The lack of a gold standard to compare pain mechanism categories (PMCs) in the pain management field represents an urgent research need, and expert consensus according to a systematic review published in Pain.

Mechanism-based pain classification has been advocated to aid clinicians to tailor interventions for people experiencing persistent musculoskeletal pain, including the three PMCs: nociceptive, neuropathic, and nociplastic pain. By devising a systematic review, researchers evaluated the clinical and laboratory-based methods that discriminate between the three PMC categories, synthesized and analyzed the methods, and summarized the strengths and limitations of each method.

A search strategy yielded 11,874 articles, and after excluding duplicates and ineligible articles, 184 publications were included in the review. Data were extracted for 200 methods across 5 methods used to differentiate between PMCs: clinical examination, quantitative sensory testing, imaging, diagnostic and laboratory tests, and pain-type questionnaires.

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For the PMCs, 3 articles discussed how to discriminate between nociceptive, neuropathic, and nociplastic pain. Twenty-two studies (sympathetic n=13, psychogenic n=9) evaluated the discrimination of disputed PMCs.

One hundred and fifty-two (93%) studies discussed clinical examination findings across the domains of subjective pain examination, psychological assessment, and physical clinical examination.

One hundred and thirty-six (83%) studies discussed subjective pain examination and how those studies aid the pain mechanism categories. Within these studies, features such as aggravating and/or easing factors, pain location, and pain characteristics were identified to aid in pain mechanism category discrimination.

Psychological assessment was evaluated in 46 (28%) studies. These methods generally included questionnaires about psychological features; some studies (5%) characterized nociceptive pain with “minimal or absent” psychological features, while evidence of psychological features is used to differentiate nociplastic pain from other pain mechanism categories.

One hundred eighteen (72%) studies included physical clinical examination as a method to aid in PMC discrimination, with 6 identified subthemes: general clinical assessment, general neurological testing, neurodynamic and nerve provocation testing, clinical bedside somatosensory function testing, movement testing, and diagnosis by exclusion. Of these, no single method differentiated the PMCs.

Imaging was covered in 50 (31%) studies to develop 12 themes including X-ray, computed tomography, magnetic resonance imaging (MRI), functional MRI, ultrasound, and others.

Both diagnostic and laboratory testing were discussed in 57 (35%) studies as a method to discriminate between PMCs. Within this domain, 11 methods were identified, including electroneurophysiological testing, diagnostic anesthetic blocks, skin biopsy, biochemical testing, blood flow testing, autonomic testing, urine analysis, quantitative sweat tests, analysis of stem-cell derived neurons, corneal confocal microscopy, and genetic studies.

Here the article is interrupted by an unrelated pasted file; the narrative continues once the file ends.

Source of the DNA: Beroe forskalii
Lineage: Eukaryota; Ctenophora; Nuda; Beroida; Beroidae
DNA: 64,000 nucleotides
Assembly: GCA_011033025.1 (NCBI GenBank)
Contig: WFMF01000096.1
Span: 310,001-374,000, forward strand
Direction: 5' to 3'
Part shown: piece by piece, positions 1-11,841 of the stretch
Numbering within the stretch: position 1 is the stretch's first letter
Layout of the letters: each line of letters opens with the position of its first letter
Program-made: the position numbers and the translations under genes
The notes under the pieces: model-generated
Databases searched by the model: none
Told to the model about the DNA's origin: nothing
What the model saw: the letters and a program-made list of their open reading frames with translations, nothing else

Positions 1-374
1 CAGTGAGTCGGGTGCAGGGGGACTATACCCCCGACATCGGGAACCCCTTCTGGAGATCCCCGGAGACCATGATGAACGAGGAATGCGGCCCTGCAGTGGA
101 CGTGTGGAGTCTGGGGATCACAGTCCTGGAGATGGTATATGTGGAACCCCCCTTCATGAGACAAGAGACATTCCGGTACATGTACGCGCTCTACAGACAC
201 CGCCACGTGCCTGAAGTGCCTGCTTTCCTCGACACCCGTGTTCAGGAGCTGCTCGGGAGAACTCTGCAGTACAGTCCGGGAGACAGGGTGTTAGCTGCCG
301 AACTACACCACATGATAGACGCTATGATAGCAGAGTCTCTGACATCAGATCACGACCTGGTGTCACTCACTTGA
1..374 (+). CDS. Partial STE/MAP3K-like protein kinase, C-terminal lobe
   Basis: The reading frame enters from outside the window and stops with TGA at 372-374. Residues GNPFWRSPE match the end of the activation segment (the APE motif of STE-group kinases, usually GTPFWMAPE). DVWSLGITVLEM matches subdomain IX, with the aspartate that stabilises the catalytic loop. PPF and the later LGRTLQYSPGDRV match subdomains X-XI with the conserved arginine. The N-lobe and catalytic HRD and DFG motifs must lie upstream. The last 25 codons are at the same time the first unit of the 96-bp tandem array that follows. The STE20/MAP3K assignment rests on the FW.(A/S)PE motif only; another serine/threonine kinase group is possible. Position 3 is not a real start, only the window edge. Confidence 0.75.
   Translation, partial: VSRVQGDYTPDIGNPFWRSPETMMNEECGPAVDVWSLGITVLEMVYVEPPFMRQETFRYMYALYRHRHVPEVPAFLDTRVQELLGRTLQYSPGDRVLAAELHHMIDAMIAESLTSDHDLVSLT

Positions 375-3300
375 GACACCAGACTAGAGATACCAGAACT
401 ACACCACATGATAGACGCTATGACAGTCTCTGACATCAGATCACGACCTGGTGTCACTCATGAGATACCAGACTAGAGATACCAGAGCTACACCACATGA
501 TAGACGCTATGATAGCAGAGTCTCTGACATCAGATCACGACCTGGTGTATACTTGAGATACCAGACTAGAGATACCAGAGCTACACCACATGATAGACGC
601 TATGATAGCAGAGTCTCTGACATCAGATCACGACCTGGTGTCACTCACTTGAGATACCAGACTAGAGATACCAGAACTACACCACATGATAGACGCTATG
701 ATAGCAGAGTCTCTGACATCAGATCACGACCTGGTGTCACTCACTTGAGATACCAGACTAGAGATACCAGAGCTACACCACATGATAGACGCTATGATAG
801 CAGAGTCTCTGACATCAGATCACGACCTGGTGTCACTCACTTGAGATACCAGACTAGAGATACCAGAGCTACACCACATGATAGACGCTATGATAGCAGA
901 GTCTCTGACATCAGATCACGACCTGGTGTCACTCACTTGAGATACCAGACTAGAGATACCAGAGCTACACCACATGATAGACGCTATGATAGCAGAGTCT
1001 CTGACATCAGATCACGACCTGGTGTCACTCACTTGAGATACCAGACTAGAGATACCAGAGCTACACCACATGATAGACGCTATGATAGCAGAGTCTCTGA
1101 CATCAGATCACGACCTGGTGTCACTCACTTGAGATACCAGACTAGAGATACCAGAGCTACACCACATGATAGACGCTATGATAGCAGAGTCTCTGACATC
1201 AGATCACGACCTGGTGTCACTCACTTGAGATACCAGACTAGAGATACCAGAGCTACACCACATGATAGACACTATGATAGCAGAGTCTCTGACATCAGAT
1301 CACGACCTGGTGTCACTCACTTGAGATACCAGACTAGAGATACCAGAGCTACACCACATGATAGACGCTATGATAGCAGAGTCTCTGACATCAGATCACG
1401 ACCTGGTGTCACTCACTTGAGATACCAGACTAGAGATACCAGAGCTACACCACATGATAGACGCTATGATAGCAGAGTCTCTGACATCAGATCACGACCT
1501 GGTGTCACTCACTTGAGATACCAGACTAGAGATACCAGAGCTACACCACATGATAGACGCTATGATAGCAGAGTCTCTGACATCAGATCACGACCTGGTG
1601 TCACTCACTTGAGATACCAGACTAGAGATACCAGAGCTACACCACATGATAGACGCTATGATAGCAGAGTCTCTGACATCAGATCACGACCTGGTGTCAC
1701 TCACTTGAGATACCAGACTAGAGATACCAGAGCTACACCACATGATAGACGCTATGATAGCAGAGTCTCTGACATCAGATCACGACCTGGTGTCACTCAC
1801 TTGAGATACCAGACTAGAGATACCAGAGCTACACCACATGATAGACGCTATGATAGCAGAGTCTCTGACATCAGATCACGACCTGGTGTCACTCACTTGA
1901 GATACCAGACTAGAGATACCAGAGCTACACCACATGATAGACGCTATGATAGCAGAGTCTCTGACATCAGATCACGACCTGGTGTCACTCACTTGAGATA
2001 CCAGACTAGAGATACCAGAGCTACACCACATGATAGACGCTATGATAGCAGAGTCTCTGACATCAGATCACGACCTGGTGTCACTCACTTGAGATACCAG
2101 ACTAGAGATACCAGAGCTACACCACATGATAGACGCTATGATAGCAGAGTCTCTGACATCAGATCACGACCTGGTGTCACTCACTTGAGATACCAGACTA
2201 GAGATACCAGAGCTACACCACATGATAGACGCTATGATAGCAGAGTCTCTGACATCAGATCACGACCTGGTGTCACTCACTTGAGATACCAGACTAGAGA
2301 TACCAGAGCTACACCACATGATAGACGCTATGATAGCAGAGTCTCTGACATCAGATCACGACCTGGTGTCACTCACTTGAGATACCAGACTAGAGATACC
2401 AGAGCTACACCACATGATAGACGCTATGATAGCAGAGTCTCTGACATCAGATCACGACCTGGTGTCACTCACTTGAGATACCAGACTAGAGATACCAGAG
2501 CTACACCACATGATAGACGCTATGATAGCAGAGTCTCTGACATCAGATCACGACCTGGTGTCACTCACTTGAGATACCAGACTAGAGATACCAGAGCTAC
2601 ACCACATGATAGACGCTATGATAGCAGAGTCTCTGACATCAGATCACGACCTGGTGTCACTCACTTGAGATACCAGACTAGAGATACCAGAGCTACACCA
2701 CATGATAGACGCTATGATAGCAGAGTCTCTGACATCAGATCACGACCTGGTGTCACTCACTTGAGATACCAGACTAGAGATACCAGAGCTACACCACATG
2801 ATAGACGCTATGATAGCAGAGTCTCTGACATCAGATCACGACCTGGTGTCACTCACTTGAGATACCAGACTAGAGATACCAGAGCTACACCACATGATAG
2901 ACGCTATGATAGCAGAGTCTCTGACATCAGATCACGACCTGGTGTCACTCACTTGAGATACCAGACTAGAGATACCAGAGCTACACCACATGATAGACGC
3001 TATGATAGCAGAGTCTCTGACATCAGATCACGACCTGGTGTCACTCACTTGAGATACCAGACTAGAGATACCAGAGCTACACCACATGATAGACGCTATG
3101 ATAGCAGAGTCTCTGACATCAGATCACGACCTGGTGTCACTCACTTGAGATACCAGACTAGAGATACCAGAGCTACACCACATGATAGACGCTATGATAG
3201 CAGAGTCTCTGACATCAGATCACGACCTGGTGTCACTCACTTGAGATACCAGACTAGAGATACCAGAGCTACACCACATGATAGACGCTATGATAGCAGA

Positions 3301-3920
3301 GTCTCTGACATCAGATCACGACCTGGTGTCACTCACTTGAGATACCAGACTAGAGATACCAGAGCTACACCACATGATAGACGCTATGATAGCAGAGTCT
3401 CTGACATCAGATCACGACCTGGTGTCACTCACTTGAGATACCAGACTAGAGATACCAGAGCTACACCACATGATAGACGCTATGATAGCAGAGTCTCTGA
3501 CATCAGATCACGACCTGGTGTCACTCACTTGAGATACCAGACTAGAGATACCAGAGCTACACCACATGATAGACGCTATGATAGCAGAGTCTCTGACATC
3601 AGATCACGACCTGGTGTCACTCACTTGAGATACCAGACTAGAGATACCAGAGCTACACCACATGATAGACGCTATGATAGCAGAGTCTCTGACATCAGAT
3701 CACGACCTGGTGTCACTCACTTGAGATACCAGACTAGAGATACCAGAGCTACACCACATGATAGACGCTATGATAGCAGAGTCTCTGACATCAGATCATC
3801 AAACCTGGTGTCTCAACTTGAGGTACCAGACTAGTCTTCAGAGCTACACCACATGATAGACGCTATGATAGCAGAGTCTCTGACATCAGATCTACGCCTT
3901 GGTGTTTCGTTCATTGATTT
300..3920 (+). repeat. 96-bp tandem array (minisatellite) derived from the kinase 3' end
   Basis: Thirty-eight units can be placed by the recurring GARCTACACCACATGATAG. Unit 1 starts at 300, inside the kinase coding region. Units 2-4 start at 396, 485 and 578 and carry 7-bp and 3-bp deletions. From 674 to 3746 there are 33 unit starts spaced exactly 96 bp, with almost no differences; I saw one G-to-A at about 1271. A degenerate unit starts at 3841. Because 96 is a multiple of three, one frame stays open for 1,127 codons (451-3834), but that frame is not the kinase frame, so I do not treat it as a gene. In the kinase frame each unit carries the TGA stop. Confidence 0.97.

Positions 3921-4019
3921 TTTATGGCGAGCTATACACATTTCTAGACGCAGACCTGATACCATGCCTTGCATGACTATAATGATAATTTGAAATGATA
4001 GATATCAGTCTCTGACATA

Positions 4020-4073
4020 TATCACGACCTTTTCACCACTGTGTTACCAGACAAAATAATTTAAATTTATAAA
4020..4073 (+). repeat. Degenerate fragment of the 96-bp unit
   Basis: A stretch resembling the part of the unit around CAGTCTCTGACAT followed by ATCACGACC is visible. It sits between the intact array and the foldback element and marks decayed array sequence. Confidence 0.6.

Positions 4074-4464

The psychometric properties of neuropathic and central sensitization questionnaires are varied within and between questionnaires, with results ranging from poor to excellent. The researchers noted that multicomponent classifications systems have been developed with the purpose of discriminating between PMCs. Some discriminate between the 3 PMCs, subtypes, and a single category.

“This systematic review provides the first comprehensive synthesis of the vast literature regarding methods proposed to aid discrimination between mechanism-based categories of pain experienced in the musculoskeletal system,” the researchers wrote.

Study limitations included those inherent to systematic reviews, the wide type of published articles included and the associated potential for bias, and the use of one reviewer to screen studies, extract data, and review quality, while a second reviewer performed these same steps on only a sampling of articles.

“Building on a framework of convergence of terminology, mechanisms, and characteristics of PMCs related to musculoskeletal pain derived from a recent systematic review, this systematic review provides the most extensive synthesis of methods purported to aid discrimination between clinical and researcher contexts,” the researchers concluded.

“The diverse array of methods in the absence of a gold standard for comparison highlight an urgent need to reach expert consensus.” The study authors added, “This review provides a summary of the state of the literature that can support that aim.”


Shraim MA, Massé-Alarie H, Hodges PW. Methods to discriminate between mechanism-based categories of pain experienced in the musculoskeletal system: a systematic review. Pain. 2021;162(4):1007-1037. doi:10.1097/j.pain.0000000000002113

This article originally appeared on Clinical Pain Advisor